Bob Brozman: 1954-2013



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Guitarist and ethnomusicologist Bob Brozman, one of the most internationally prominent musicians to come out of Santa Cruz County, CA, died Wednesday at his home in Ben Lomond. He was 59. The cause of death is pending.

As a young man Bob developed an obsession with 78-rpm recordings of early American music, which led him to his first exposure to Hawaiian and Calypso. He studied ethnomusicology at Washington University in St. Louis, and, while in college, he would often travel throughout the South to play with and learn from jazz and blues musicians from the 1920s and 1930s.

Brozman had built a career as a guitarist and ethnomusicologist, moving from an early fascination with the delta blues of the American south to a consuming passion for the traditional music of Hawaii. He was also one of the world’s leading authorities on the National steel guitar.  Here is a quote from Bob:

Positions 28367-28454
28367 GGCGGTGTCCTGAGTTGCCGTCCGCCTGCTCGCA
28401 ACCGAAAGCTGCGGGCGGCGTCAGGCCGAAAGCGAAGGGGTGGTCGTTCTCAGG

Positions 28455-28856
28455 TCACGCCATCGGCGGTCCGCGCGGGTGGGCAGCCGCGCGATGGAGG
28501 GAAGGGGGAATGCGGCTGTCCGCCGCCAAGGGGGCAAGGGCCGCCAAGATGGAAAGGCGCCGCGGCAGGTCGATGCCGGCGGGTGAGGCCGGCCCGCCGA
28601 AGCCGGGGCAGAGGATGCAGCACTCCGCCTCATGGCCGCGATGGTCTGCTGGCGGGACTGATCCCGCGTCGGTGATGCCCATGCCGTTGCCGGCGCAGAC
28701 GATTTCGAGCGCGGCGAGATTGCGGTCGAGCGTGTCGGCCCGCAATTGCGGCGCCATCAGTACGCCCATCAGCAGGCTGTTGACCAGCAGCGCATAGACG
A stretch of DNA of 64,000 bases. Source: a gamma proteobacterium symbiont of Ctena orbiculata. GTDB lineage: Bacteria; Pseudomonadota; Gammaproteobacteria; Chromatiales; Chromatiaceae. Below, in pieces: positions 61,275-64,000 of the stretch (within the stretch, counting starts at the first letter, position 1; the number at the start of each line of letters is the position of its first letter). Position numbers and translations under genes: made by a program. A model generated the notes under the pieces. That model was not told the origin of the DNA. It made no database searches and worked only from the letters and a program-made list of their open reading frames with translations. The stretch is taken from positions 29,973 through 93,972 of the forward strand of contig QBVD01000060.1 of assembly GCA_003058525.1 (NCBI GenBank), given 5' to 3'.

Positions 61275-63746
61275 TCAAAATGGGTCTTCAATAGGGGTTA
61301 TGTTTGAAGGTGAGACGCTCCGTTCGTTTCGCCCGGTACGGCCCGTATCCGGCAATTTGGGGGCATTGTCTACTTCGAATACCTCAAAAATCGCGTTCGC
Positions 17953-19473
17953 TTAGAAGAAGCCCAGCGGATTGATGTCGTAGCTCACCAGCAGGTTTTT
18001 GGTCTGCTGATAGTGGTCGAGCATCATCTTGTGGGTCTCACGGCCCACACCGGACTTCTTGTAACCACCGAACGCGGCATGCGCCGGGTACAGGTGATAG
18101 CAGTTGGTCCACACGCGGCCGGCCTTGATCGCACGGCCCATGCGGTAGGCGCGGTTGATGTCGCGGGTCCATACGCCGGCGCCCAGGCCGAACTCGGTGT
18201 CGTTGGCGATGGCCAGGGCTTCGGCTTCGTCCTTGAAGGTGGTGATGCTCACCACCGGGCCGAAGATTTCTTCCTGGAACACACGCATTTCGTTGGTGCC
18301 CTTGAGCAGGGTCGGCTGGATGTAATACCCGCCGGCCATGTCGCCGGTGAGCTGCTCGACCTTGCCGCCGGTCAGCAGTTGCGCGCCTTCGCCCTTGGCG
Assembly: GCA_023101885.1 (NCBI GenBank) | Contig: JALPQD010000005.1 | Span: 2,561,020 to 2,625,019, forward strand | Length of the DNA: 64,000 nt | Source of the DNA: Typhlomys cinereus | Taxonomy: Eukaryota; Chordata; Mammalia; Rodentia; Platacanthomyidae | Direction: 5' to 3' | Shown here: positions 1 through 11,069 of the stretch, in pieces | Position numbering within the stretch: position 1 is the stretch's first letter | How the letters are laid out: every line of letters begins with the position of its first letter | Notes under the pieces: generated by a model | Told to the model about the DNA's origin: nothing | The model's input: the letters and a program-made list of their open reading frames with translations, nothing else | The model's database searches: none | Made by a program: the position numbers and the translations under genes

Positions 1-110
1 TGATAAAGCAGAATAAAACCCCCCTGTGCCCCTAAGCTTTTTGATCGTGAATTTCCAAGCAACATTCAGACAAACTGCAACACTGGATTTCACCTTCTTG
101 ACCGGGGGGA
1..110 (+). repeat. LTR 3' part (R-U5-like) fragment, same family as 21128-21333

“The neuro-biology of playing a musical instrument is completely scientific, but it’s also an absolute miracle, that you’re taking basically a calcium bucket filled with salt-water that’s run by a weak electrical signal, and you’re using it to move your flesh around in order to manipulate an instrument which disturbs air molecules between you and the listener, and then the listener’s ears picks up those disturbed air molecules which generates a weak electrical signal to their calcium bucket full of salt water, and they feel a feeling. That’s miraculous, and that’s where I live,” he said.


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